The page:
Engineering The Ideal Olympian: Sochi’s Snow Strategy
How to put a subtropical climate on ice
Within Russia, Sochi is known for its pleasant subtropical climate, which presents obvious challenges for a competition that revolves around ice and snow. During the 2010 Winter Olympics in Vancouver, another relatively mild site, snow cover was so poor that some of the ski and snowboarding courses had to be built up with straw bales first. To avoid a similarly embarrassing fate, organizers for the 2014 games hired the Finland-based logistics company Snow Secure. Its technicians homed in on the ski-jumping venue (altitude: 2,300 feet) as the site most likely to lack snow and developed a three-pronged strategy to ensure good coverage.
In 2013, workers pushed about 28 million cubic feet of artificial and natural snow into massive piles and covered it with thick reflective blankets to reduce melting. Snow from these reserves, located high in the Caucasus Mountains, can be transported down to the ski jump as needed.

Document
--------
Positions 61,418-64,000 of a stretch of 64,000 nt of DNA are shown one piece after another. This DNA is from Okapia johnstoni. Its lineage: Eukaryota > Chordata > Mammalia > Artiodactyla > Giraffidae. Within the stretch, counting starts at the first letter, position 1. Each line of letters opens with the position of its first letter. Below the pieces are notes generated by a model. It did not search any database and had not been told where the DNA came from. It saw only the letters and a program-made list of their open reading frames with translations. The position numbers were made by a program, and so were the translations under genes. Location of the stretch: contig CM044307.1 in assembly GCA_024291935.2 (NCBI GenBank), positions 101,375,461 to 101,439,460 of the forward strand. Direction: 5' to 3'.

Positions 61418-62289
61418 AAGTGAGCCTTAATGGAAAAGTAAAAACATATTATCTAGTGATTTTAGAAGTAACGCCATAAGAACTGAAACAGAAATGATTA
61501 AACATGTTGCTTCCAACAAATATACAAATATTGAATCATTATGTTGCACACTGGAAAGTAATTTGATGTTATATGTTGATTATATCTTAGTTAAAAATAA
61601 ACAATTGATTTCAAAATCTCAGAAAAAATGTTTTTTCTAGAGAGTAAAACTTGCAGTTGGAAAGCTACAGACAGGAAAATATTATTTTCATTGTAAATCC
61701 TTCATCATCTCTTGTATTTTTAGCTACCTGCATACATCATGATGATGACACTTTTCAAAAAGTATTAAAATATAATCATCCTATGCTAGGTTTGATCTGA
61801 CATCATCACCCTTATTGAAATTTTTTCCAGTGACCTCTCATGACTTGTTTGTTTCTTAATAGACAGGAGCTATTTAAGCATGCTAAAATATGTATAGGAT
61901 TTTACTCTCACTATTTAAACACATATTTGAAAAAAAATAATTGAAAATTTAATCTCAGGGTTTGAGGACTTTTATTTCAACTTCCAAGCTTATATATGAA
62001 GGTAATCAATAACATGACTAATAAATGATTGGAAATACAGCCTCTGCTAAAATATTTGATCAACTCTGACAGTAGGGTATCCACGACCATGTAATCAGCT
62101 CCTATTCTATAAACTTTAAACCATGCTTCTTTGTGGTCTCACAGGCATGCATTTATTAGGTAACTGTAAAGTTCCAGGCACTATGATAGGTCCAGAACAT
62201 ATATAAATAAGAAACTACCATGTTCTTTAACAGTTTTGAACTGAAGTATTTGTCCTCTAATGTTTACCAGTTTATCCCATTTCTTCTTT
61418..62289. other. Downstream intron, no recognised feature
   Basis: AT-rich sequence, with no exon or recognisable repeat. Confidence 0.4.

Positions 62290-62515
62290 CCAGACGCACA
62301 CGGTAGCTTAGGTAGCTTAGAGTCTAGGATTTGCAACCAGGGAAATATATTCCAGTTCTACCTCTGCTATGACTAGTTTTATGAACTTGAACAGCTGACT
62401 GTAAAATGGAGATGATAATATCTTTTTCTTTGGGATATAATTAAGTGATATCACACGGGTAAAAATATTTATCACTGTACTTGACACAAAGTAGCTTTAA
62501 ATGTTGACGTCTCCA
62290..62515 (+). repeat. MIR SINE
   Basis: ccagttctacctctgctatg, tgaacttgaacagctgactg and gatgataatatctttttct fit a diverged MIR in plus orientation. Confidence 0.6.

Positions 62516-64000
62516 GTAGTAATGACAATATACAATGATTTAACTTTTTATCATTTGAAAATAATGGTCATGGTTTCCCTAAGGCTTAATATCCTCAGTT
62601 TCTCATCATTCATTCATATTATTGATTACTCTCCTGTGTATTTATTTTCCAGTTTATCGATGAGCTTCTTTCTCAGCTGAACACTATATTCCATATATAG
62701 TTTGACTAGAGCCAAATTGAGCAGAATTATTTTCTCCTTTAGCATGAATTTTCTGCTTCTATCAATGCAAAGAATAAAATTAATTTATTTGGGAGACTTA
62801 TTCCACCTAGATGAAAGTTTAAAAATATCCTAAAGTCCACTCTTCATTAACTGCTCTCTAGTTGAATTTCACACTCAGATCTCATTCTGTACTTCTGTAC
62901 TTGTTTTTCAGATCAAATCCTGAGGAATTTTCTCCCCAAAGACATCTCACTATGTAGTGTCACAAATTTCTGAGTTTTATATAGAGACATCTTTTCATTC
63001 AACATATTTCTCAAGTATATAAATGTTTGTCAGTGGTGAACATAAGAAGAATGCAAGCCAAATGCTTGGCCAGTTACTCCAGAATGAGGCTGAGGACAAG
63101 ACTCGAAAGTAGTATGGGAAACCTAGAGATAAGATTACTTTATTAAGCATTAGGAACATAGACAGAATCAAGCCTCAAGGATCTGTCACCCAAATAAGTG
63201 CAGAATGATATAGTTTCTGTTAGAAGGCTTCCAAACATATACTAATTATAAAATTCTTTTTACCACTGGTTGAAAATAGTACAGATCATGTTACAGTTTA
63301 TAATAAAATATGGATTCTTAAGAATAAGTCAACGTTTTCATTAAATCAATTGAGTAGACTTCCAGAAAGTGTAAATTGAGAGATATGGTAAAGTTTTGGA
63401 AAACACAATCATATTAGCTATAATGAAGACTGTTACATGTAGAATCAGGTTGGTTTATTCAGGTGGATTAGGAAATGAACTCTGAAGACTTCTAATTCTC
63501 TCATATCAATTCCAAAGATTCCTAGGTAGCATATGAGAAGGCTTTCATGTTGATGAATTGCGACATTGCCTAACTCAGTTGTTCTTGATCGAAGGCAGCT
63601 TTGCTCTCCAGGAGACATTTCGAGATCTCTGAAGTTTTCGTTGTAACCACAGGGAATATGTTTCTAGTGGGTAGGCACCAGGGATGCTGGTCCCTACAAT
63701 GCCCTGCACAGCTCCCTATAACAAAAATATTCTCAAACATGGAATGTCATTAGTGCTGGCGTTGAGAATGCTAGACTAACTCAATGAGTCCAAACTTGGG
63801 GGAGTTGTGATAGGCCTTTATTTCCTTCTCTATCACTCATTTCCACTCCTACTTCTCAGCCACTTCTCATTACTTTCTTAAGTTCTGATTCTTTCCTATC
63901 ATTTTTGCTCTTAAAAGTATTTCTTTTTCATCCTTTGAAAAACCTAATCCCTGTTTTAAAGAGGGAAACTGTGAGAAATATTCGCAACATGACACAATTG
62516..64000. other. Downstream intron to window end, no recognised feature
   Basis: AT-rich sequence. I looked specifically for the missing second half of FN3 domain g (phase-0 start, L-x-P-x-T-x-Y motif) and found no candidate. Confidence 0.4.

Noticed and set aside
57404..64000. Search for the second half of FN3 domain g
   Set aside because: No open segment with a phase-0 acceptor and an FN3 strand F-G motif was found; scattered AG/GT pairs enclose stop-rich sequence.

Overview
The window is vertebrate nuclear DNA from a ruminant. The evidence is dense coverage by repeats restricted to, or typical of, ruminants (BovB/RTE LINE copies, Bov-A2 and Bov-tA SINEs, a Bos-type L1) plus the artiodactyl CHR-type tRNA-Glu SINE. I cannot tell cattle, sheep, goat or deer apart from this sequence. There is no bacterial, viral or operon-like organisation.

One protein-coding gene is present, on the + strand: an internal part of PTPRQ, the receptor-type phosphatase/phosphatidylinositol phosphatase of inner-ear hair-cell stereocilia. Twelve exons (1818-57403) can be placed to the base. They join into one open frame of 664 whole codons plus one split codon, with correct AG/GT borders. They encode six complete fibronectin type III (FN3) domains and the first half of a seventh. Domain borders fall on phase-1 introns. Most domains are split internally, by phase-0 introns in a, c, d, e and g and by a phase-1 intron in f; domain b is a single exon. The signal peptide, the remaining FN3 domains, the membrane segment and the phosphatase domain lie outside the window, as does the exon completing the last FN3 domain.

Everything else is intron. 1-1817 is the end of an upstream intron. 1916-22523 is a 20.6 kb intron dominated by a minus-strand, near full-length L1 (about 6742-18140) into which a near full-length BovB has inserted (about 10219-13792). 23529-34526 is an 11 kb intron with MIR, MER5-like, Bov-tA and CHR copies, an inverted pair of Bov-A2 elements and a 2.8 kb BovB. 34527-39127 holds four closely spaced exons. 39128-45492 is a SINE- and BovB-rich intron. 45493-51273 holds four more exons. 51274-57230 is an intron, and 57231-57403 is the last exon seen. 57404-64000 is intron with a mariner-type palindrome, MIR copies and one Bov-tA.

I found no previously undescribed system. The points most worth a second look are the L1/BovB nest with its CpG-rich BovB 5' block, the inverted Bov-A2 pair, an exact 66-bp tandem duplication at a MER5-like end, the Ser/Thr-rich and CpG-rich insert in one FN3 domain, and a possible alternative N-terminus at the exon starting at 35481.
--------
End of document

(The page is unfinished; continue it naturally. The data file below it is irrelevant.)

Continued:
Most of the snow on the ski jump will be artificial. Ten large snow guns (out of 500 total at Sochi) have been running 24/7 there since early December. They blast atomized water into the air when it’s coldest—usually at night and in the early morning. The droplets freeze and become snow.
If the temperature rises above freezing, another snowmaking system will use cooling units to create an ice slurry. Snow can be separated out, but the method is costly and inefficient. It takes a day to produce 26,000 cubic feet of snow, an amount that standard machines can make in about 20 minutes.
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This article originally appeared in the February 2014 issue of Popular Science.